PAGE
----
- ^ "Out and About — Somerset". Simon Thurgood. http://www.simonthurgoodimages.co.uk/outandabout/somerset.asp. Retrieved 13 March 2010.
- ^ a b "Project proposal: the historic environment of the Mendip Hills Area of Outstanding Natural Beauty". English Heritage Research Department. June 2006. http://www.english-heritage.org.uk/professional/research/landscapes-and-areas/national-mapping-programme/mendip-hills-aonb-nmp/. Retrieved 11 November 2010.
- ^ "A Strategy for the Historic Environment" (PDF). Mendip Hills Area of Outstanding Natural Beauty (AONB). June 2001. Archived from the original on 9 December 2006. http://web.archive.org/web/20061209101541/http://www.mendiphillsaonb.org.uk/publications/up_132339_s4he_strategy.pdf. Retrieved 17 February 2007.
- ^ Atthill, Robin (1976). Mendip: A new study. Newton Abbott: David & Charles. pp. 75–101. ISBN 0-7153-7297-1.
- ^ Todd, Malcolm (1996). "Ancient mining on Mendip Somerset". Bulletin of the Peak District Mines Historical Society 13 (2): 47–51. http://www.pdmhs.com/PDFs/ScannedBulletinArticles/Bulletin%2013-2%20-%20Ancient%20Mining%20on%20Mendip,%20Somerset%20-%20A%20Prel.pdf.
- ^ "Romano-British Somerset". Somerset County Council: History of Somerset. http://www.somerset.gov.uk/archives/ASH/Romano-brit.htm. Retrieved 29 October 2006.
- ^ Boon, George C; Collingwood, R. G.; Wright, R. P.; Frere, S. S.; Roxan, M.; Tomlin, R. S. O. (1991). "'Plumbum Britannicum' and Other Remarks". Britannia (Society for the Promotion of Roman Studies) 22: 317–322. doi:10.2307/526649. JSTOR 526649.
- ^ Atthill, Robin (1976). Mendip: A new study. Newton Abbott: David & Charles. pp. 68–69. ISBN 0-7153-7297-1.
- ^ Coysh, A.W.; Mason, E.J. and Waite, V. (1977). The Mendips. London: Robert Hale Ltd. p. 95. ISBN 0-7091-6426-2.
- ^ "Lifelines – Mendip Hills AONB Dry Stone Wall Survey and Celebration" (DOC). Mendip AONB. October 2005. Archived from the original on 9 December 2006. http://web.archive.org/web/20061209101941/http://www.mendiphillsaonb.org.uk/publications/up_175815_lifelines-post_submission.doc. Retrieved 17 February 2007.
- ^ Toulson, Shirley (1984). The Mendip Hills: A Threatened Landscape. London: Victor Gollancz. p. 49. ISBN 0-575-03453-X.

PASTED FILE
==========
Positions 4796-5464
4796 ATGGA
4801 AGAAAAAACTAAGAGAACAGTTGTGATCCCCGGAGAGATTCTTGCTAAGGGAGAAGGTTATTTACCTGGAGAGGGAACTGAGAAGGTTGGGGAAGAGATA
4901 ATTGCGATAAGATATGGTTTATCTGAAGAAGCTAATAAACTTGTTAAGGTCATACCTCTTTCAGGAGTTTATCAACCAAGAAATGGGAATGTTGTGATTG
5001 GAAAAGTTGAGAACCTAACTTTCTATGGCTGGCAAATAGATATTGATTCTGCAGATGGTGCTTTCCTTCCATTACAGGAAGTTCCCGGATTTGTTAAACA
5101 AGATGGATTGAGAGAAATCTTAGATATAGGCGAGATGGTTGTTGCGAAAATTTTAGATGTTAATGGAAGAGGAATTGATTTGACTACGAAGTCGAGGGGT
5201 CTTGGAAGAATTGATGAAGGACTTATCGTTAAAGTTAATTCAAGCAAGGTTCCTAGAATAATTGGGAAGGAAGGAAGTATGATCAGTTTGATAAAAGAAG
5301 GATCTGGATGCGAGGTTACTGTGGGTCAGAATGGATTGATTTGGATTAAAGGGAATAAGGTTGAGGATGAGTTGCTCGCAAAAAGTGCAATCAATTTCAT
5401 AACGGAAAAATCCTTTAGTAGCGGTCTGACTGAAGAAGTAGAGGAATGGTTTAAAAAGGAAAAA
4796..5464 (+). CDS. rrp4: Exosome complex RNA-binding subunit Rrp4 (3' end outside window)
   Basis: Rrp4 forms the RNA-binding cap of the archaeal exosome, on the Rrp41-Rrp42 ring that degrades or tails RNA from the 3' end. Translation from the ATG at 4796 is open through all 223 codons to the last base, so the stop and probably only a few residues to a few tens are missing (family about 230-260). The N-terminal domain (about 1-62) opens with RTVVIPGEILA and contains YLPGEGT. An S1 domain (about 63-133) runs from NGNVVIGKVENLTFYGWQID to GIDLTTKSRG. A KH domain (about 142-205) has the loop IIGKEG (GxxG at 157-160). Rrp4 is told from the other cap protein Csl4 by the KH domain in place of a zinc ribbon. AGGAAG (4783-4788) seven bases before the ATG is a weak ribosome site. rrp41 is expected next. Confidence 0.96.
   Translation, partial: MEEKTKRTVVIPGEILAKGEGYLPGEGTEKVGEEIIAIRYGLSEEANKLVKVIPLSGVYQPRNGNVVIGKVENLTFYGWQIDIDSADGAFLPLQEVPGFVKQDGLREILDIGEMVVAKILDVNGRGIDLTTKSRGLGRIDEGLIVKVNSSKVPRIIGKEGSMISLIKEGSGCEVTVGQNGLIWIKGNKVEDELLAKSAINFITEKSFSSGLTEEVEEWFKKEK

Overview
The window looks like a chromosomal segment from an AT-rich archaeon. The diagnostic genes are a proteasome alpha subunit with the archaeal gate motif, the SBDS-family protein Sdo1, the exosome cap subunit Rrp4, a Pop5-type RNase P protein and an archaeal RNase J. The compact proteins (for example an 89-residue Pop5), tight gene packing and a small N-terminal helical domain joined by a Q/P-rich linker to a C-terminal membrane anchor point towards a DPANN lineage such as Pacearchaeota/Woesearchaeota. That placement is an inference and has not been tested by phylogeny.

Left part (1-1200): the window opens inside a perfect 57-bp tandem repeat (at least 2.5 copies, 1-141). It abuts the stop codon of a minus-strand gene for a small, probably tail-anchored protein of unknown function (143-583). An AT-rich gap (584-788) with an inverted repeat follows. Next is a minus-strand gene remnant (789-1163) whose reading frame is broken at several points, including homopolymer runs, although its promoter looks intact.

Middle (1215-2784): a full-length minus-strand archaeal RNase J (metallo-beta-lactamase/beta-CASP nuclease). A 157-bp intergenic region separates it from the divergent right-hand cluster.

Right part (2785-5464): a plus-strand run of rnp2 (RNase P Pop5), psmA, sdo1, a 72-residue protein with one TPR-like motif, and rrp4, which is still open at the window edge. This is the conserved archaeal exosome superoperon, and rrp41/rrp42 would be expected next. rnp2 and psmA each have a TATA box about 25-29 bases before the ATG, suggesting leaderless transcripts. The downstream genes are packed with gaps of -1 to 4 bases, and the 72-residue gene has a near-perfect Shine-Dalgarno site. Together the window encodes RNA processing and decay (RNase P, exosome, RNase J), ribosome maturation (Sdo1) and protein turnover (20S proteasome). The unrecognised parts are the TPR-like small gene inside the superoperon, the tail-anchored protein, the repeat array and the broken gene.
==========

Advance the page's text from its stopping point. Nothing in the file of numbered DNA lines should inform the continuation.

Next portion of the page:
- ^ "Military remains in the Mendip Hills". English Heritage. http://www.english-heritage.org.uk/server/show/nav.10582. Retrieved 9 April 2009.
- ^ "Written statement in support of application". National Grid Wireless Ltd Digital Switchover project. Mendip District Council. June 2007. pp. 3. http://www.mendip.gov.uk/pods/documents/documents%5C076105_041%5Cforms%5C076105_041%20STATEMENT.pdf. Retrieved 9 April 2010.
- ^ "Wind Turbine granted". Mendip District Council. 22 May 2006. http://www.mendip.gov.uk/NewsArticle.asp?id=SXEBCF-A7817219. Retrieved 28 May 2006.
- ^ "Shooters Bottom, Somerset". Ecotricity. http://www.ecotricity.co.uk/acrobat/pdfs/Shooters.pdf. Retrieved 5 April 2010.
- ^ a b c Mendip Mills Energy Makeover, Centre for Sustainable Energy. Retrieved 2000-11-21.
- ^ "Tellisford Mill". Renewable Energy Association. http://www.r-e-a.net/installations/tellisford-mill. Retrieved 22 November 2009.
- ^ a b "Mendip Hills AONB Management Plan 2009 -2014". Mendip Hills AONB. pp. 7. http://www.mendiphills.org.uk/files/up_155857_amhaonb_plan_2009-2014.pdf. Retrieved 1 April 2010.
- ^ "A Brief History of the Mendip Society". Mendip Society. http://mendipsociety.org.uk//index.php?option=com_content&task=view&id=21&Itemid=41. Retrieved 5 April 2010.
- ^ "The Mendip Society website". Mendip Society. http://www.mendipsociety.org.uk/. Retrieved 17 February 2007.
- ^ "An Introduction to Areas of Outstanding Natural Beauty". National Association for Areas of Outstanding Natural Beauty. http://www.aonb.org.uk/wba/naaonb/naaonbpreview.nsf/Web%20Default%20Frameset?OpenFrameSet&Frame=Main&Src=%2Fwba%2Fnaaonb%2Fnaaonbpreview.nsf%2F%24LU.WebHomePage%2F%24first!OpenDocument%26AutoFramed. Retrieved 4 March 2010.
- ^ "European geopark status for the Mendip Hills". Mendip Times 5 (6). November 2009.
- ^ "About—UNESCO's role in geopark initiative". Geopark Iskar Panega website. Municipality of Lukovit. 2007. http://geopark-bg.com/e_8.html. Retrieved 21 November 2009.
- ^ "The Mendip Hills AONB". The Mendip Hills AONB. http://www.mendiphillsaonb.org.uk/. Retrieved 17 February 2007.
- ^ "The Case for Extending the Mendip Hills Area of Outstanding Natural Beauty" (PDF). The Mendip Society. March 2005. Archived from the original on 3 December 2007. http://web.archive.org/web/20071203200247/http://www.mendipsociety.org.uk/Issues/AONB_extension_case_Mar_2005.pdf. Retrieved 17 February 2007.